Anatomy of a Misfit
Genre: Contemporary, YA
Publication date: September 2nd 2014
This emotional, hilarious, devastating, and ultimately triumphant YA debut, based on actual events, recounts one girl’s rejection of her high school’s hierarchy—and her discovery of her true self in the face of tragedy.
Fall’s buzzed-about, in-house favorite. Outside, Anika Dragomir is all lip gloss and blond hair—the third most popular girl in school. Inside, she’s a freak: a mix of dark thoughts, diabolical plots, and, if local chatter is to be believed, vampire DNA (after all, her father is Romanian). But she keeps it under wraps to maintain her social position. One step out of line and Becky Vilhauer, first most popular girl in school, will make her life hell. So when former loner Logan McDonough shows up one September hotter, smarter, and more mysterious than ever, Anika knows she can’t get involved. It would be insane to throw away her social safety for a nerd. So what if that nerd is now a black-leather-jacket-wearing dreamboat, and his loner status is clearly the result of his troubled home life? Who cares if the right girl could help him with all that, maybe even save him from it? Who needs him when Jared Kline, the bad boy every girl dreams of, is asking her on dates? Who?
Anatomy of a Misfit is Mean Girls meets The Perks of Being a Wallflower, and Anika’s hilariously deadpan delivery will appeal to readers for its honesty and depth. The so-sad-it’s-funny high school setting will pull readers in, but when the story’s dark foreboding gradually takes over, the devastating penultimate tragedy hits like a punch to the gut. Readers will ride the highs and lows alongside funny, flawed Anika—from laughter to tears, and everything in between.
-A copy was provided by HarperTeen for review-
Anatomy of a Misfit is a novel that packs a punch. I wasn’t too sure what to expect going into it but I was quickly happy with what I was reading. It reminded me of Kathleen Hale’s No One Else Can Have You in it’s brutally honest depiction of a closed minded town and a voice that rings true in uncomfortable ways.
Anika is the third most popular girl in her school, behind only Becky and Shelli. These three girls are “best friends” but the reader is fast to see that there is a total Mean Girls situation going on here. Spearheading this trio is Becky, who is quite honestly, a horrible bitch. Man I could not stand this girl and I was frustrated with Anika for putting up with her crap and even just standing behind her. We see this hierarchy crumble as the story wears on which was nice because from the very beginning I was dying to see Becky’s downfall. I enjoyed Anika’s slow progression as she started to go up against the beast and think for herself. There was a constant fear in her that if she did the wrong thing or liked the wrong person that Becky would put an end to her (which was a very legitimate fear to have!) But the events of the novel, the things that she goes through and the people that she meets, make her realize that high school is really just a small bubble in someone’s life.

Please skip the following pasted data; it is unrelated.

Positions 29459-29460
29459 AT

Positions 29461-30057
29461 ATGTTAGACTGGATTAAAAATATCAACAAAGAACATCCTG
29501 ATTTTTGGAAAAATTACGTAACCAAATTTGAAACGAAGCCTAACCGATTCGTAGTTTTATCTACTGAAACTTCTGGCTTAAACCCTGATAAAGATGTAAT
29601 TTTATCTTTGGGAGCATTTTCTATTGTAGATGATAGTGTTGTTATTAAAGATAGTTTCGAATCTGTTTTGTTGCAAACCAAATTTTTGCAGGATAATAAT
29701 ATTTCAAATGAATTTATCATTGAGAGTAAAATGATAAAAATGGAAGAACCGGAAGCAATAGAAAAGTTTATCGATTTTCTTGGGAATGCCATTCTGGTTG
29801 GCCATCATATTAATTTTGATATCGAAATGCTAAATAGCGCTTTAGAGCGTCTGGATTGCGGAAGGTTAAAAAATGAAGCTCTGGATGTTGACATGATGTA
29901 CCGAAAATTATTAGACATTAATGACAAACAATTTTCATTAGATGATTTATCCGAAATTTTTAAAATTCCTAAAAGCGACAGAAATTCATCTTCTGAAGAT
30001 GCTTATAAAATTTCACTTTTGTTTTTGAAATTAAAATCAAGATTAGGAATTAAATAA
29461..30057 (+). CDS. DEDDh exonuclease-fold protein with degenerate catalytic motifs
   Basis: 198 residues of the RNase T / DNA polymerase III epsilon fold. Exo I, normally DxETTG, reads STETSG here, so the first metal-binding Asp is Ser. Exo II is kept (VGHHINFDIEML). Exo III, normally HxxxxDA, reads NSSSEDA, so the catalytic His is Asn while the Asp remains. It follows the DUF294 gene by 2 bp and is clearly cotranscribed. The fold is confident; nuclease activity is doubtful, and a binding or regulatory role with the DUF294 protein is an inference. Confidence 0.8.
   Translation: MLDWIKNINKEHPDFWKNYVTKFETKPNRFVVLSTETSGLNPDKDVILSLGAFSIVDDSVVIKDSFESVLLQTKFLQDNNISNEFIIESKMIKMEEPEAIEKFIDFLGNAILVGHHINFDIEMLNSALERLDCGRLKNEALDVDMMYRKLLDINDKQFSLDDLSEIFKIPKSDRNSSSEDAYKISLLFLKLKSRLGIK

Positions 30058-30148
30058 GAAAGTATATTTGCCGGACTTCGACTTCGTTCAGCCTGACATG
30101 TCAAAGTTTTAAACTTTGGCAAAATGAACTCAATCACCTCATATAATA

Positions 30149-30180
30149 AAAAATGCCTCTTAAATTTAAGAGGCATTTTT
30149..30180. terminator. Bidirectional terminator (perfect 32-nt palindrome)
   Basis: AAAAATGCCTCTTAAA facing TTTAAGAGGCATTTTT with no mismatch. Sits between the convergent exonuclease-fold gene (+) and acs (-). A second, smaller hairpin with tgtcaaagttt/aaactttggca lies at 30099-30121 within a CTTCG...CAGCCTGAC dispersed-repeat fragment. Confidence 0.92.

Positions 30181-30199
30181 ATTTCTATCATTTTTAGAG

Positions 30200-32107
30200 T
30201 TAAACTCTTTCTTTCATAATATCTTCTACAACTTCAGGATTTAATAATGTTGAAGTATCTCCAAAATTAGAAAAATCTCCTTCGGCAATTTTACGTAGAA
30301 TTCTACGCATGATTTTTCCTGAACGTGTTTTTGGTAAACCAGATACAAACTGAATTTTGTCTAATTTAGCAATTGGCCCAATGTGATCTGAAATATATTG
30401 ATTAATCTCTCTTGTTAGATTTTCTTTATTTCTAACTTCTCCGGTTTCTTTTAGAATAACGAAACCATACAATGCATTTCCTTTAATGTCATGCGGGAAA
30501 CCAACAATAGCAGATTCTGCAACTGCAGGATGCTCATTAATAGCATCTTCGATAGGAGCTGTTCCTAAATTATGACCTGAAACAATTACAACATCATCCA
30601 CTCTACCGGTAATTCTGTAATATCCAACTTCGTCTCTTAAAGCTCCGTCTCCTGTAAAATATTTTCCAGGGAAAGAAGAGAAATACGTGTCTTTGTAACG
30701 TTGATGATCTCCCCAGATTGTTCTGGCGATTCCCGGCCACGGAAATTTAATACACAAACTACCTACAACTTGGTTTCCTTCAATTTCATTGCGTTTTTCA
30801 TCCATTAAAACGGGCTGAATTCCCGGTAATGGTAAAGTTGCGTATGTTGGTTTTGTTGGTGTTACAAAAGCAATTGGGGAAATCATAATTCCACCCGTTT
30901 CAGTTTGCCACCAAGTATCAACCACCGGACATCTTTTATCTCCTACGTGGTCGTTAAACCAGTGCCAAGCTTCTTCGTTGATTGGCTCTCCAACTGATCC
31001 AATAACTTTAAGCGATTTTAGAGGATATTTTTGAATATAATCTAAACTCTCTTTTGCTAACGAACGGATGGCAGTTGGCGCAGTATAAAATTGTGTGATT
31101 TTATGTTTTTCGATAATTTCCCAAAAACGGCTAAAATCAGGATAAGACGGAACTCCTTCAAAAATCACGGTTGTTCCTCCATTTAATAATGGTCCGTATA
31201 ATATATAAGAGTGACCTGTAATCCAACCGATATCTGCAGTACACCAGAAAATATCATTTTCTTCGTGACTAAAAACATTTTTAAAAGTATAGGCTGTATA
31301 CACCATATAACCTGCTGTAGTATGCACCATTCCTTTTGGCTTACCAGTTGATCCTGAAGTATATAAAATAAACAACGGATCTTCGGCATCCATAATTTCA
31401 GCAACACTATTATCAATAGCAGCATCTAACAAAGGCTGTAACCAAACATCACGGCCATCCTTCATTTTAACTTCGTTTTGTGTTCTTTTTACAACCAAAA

Helping her through this redefining of herself is Logan. He was always a nerdy guy at school but Anika starts to see him in a different light after she starts hopping on his moped for rides home and even starts sneaking out at night to spend time with him. I really liked Logan, even though he wasn’t always the easiest to like. He had this terrible home life and it instilled this anger and need to protect in him that got quite scary. What I liked most about the romance here was that it wasn’t black and white. Logan wasn’t a knight in shining armour, which no guy really is, so it rang true to me and I appreciated that very much. This love story takes a turn that I didn’t see coming from a mile away so be warned that when they mention the “heartbreaking conclusion” in the blurb they definitely mean just that.
There are so many more threads that weave together to create Anatomy of a Misfit so it’s really hard to give you a full picture of what the story entails. We see the small-town bigotry that Anika grows up around, we see abusive families and we even see slut-shaming to the nth degree and I have to say that pretty much all of it was incredibly well done. What made it all work was the honesty of Anika’s voice and how she wasn’t afraid to go against the grain. There are a few characters that could be the Misfit mentioned in the title but Anika is front and centre with her shining personality. I feel like I can’t finish this off without mentioning the people who made her the way she is and that’s her family. There is a strong sense of family in this novel and even though it’s not exactly a picture perfect one I enjoyed their addition to the story a lot.
An honest, liberating and heartbreaking tale, Anatomy of a Misfit is a solid contemporary read for any fans of the genre.
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